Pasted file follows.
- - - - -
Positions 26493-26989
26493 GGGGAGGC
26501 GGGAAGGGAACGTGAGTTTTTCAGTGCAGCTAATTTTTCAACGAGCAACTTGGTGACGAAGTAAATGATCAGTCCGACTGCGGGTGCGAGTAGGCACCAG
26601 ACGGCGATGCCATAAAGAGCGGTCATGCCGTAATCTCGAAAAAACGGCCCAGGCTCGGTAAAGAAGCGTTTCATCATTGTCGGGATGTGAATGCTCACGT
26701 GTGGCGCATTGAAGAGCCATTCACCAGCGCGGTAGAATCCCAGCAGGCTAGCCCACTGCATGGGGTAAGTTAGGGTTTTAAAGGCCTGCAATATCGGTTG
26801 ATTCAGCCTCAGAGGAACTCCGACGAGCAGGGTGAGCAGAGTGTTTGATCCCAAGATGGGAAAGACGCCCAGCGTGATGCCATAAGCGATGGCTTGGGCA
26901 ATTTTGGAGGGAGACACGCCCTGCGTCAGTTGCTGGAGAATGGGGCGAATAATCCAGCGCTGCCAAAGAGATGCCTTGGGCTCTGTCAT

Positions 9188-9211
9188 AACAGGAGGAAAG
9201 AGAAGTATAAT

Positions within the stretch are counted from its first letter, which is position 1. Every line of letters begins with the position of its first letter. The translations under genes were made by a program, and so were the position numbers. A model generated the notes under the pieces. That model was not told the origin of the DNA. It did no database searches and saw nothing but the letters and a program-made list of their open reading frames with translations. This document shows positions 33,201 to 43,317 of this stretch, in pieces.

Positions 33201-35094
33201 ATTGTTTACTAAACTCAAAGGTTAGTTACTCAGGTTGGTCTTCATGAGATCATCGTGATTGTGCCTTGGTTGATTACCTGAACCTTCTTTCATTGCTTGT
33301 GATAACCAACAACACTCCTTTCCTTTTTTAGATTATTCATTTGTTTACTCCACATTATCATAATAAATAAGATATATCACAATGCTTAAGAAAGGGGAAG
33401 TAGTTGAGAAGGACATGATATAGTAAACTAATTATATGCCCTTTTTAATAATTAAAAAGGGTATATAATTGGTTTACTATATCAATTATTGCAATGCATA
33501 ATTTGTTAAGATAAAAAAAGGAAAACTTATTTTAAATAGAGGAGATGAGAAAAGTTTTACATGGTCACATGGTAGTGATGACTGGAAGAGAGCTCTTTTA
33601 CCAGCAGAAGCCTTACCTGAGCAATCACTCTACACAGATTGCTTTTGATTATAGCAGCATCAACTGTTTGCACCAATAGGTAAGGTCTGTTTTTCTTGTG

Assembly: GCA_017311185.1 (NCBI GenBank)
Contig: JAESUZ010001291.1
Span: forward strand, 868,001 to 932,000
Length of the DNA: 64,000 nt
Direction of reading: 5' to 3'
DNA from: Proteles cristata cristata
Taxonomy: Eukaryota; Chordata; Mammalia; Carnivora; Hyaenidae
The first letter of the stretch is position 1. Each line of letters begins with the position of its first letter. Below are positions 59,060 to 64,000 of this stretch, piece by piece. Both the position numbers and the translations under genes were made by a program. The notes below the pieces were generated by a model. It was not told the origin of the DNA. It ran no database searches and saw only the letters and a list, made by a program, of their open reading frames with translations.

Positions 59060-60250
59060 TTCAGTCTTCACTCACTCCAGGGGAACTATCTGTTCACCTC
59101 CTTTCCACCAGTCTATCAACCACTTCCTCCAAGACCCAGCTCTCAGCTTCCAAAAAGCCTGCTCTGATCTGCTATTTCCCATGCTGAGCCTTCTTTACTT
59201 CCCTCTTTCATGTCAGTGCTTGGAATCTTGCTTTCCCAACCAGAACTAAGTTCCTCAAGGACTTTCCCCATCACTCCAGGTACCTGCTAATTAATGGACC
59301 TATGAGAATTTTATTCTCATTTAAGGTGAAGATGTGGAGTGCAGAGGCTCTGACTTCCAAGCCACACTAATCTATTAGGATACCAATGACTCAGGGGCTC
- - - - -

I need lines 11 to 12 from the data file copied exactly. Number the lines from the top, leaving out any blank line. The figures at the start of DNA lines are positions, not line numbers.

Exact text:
Positions within the stretch are counted from its first letter, which is position 1. Every line of letters begins with the position of its first letter. The translations under genes were made by a program, and so were the position numbers. A model generated the notes under the pieces. That model was not told the origin of the DNA. It did no database searches and saw nothing but the letters and a program-made list of their open reading frames with translations. This document shows positions 33,201 to 43,317 of this stretch, in pieces.

Positions 33201-35094